Splashing out on subsidies for European agriculture did not make it more competitive, however. The famous "food mountains" which started to pile up from the 1970s onwards merely reflected the combination of the CAP's productivity targets, duly endorsed by successive British governments, and the inability of European producers to sell their goods on the world market despite the huge export subsidies they were awarded to undercut their competitors.

The result was a huge increase of the cost of the CAP, which threatened to destabilise the financial balance of the EEC. In the early 1980s, European governments reacted to this situation by changing tack: instead of subsidising farmers against shrinking prices caused by overproduction, they sought to increase prices artificially by imposing cuts in production of certain goods, like milk and dairy products in particular. Production quotas were introduced, based on the volume of each country's production during 1981. British dairy farmers were allocated quotas which added up to 80% of national consumption and these quotas were enforced proportionally on each producer, large or small. This soon turned into a catastrophe for small producers who got increasingly into debt.

A mad system

However it was not Brussels but Thatcher's British government who added a particularly vicious twist to the quota system: a so-called "quota market" which allowed a farm to buy, sell or rent milk quota. This quota market immediately generated considerable interest both among the big farming companies which had capital to play with, but also among land agents and City firms. The price of milk quota rocketed and soon small producers, who were threatened with repossession by the banks, began to sell their right to produce milk - which postponed the date of their bankruptcy, but made it even more inevitable. Meanwhile the very big farms were able to rent quota while shifting their activity to other production.

Ten years later, in 1992, the trend towards the phasing out of subsidised prices gathered momentum as in each European country, the capitalist classes were increasingly seeking ways of using public funds for their sole benefit. Subsidised prices were partly replaced with direct payments to farmers, while the set aside policy was introduced: from now on farmers would be compelled to set aside part of their land, and they would be compensated if they were willing to set aside even more than the minimum required.

Obviously the main beneficiaries of this policy were, once again, the larger farm companies. In fact that very same year, the then Tory agriculture minister, John Gummer, boasted of having "defeated" single-handedly a proposal to reschedule CAP payments so that small farmers would have a larger share. Gummer's logic, as he cynically explained, was that this would have "discriminated against Britain" because of its large-farm structure!

In any case, the British government ensured that the capitalist farmers would get the lion's share. Two years later, in 1994, it was estimated that 97% of the £5.6bn spent on farm subsidies went to the 55% largest farms. As to set aside payments made during that same year, 11,000 farms (or less than 10%) received at least £30,000. Among them nearly half got over £50,000, a dozen got nearly a million pounds and four over £5m - all that for doing nothing! Meanwhile small farms went on disappearing, literally digested by the rollercoaster of the subsidy system.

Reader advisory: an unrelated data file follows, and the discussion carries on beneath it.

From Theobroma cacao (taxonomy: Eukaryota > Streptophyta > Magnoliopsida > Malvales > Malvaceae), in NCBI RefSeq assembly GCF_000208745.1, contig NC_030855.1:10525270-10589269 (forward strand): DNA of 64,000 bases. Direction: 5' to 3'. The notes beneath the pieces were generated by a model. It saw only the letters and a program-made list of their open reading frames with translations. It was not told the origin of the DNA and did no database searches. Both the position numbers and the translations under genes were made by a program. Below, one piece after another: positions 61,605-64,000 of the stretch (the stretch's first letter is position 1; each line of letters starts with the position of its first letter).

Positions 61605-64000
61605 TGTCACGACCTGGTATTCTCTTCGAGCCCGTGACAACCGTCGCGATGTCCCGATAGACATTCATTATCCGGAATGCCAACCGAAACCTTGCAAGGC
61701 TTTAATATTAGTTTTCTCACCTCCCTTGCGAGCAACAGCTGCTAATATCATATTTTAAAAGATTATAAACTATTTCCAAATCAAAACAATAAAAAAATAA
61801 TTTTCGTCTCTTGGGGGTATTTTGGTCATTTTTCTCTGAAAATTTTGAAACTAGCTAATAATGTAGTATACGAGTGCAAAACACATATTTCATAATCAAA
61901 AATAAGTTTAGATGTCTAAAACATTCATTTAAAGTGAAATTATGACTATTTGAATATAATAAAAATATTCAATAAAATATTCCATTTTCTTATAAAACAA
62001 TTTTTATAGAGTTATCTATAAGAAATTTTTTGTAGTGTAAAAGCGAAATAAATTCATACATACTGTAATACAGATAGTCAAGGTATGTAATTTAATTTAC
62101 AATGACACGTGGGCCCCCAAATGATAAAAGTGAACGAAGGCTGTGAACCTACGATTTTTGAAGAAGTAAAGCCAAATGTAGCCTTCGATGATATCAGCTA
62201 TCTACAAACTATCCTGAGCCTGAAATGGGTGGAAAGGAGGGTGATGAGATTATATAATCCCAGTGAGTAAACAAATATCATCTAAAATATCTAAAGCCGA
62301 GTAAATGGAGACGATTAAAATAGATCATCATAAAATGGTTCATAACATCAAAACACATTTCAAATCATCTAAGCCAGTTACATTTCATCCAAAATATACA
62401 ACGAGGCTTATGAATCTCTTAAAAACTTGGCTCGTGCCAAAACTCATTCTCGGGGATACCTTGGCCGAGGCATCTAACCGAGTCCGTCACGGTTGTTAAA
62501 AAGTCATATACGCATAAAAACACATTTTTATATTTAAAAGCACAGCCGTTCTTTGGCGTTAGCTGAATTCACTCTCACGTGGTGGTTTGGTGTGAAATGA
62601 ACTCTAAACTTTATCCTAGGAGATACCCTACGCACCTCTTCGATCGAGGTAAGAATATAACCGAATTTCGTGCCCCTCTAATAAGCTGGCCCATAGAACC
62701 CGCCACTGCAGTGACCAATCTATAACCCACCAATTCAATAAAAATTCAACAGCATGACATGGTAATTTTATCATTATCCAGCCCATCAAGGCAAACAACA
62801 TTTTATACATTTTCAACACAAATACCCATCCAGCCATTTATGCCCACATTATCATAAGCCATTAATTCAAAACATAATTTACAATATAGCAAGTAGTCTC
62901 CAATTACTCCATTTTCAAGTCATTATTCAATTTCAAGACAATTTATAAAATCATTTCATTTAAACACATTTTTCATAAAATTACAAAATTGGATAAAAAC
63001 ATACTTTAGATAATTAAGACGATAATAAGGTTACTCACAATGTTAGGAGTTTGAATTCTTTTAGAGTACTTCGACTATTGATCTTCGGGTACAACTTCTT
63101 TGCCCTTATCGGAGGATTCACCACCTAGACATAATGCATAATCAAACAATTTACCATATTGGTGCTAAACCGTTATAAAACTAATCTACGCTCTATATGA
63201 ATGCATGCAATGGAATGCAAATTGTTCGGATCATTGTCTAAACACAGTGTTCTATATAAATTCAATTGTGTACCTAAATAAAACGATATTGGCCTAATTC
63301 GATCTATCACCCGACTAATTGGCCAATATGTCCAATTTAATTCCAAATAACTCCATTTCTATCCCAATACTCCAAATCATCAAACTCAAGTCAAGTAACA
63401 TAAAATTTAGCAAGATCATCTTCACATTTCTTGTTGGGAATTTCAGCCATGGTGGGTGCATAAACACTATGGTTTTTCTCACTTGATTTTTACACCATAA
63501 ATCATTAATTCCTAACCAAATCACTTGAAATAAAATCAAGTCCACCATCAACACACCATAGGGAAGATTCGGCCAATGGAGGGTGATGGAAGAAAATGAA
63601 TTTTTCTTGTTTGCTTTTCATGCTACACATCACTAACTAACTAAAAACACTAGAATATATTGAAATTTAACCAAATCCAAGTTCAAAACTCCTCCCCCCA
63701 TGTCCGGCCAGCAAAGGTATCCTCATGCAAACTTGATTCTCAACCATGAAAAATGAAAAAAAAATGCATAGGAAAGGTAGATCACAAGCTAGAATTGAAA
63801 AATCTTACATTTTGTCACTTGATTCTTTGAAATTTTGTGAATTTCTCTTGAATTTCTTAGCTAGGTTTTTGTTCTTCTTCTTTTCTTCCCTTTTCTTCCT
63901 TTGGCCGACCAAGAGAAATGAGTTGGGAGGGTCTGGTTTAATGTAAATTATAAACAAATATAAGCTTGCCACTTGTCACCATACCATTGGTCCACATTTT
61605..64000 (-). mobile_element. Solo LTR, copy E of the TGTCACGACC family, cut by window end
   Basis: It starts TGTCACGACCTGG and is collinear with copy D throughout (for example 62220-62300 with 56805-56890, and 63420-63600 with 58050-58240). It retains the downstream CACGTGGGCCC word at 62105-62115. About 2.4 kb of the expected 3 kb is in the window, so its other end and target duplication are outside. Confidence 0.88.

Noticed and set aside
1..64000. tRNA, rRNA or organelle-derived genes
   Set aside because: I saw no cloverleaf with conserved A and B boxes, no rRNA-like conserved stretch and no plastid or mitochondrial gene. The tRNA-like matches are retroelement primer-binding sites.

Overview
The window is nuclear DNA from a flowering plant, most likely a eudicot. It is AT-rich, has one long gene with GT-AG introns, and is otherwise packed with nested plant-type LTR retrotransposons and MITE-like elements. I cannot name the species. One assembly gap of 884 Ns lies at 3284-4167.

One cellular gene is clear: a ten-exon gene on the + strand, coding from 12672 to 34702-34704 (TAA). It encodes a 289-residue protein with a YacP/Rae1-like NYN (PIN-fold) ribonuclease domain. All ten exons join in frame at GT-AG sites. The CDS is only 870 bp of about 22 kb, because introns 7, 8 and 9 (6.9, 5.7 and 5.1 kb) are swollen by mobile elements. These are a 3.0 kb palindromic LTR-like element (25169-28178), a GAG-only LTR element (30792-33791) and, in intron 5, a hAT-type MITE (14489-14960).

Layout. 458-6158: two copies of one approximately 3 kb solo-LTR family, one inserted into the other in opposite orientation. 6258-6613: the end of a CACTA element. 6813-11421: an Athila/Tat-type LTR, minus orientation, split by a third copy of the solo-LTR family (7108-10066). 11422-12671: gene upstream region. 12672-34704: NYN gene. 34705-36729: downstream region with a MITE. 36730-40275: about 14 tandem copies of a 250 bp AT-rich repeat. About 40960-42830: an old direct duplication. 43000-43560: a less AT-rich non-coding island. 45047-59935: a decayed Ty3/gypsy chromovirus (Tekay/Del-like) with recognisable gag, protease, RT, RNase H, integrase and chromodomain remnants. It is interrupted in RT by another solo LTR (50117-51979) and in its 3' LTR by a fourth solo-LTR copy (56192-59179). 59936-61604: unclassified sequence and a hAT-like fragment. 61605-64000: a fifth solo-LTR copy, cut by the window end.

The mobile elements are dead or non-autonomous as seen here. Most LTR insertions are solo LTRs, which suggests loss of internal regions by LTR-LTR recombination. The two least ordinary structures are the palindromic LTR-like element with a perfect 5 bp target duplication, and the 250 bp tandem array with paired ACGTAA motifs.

After the systematic destruction of Europe's food mountains during the previous decades, at a time when large parts of the Third World were on the brink of starvation, the set aside policy of the 1990s exposed yet again the reactionary logic and exorbitant social cost of capitalist profit. But this reactionary logic does not stop there.

Thus in April last year, Blair held a "summit" at Downing Street with the farmers' and landowners' organisations. What came out of this meeting was a government plan aimed at boosting farming concentration even further, because, in the words of Agriculture minister Nick Brown, "farm business has to be more market focused". But the real implications of this were spelled out in a paper published by his own ministry which predicted the loss of 100,000 jobs in farming within the next five years - a prediction that Nick Brown dismissed by claiming hypocritically that jobs created by riding schools and golf courses would more than make up for the job losses in farming! Obviously, this government's objective is above all to ensure "an adequate return on the capital invested in the industry" to use Attlee's 1947 language - proof that contrary to a common illusion, there is definitely not all that much difference between "old" and "new" Labour when it comes to defending the interests of capital.

Milking the countryside

Small and medium sized farmers are not only easy prey for the farming companies who sell to them and their trustees in government. They are also exploited - and again with the benevolent help of the same ministers - by the big monopolies who buy from them.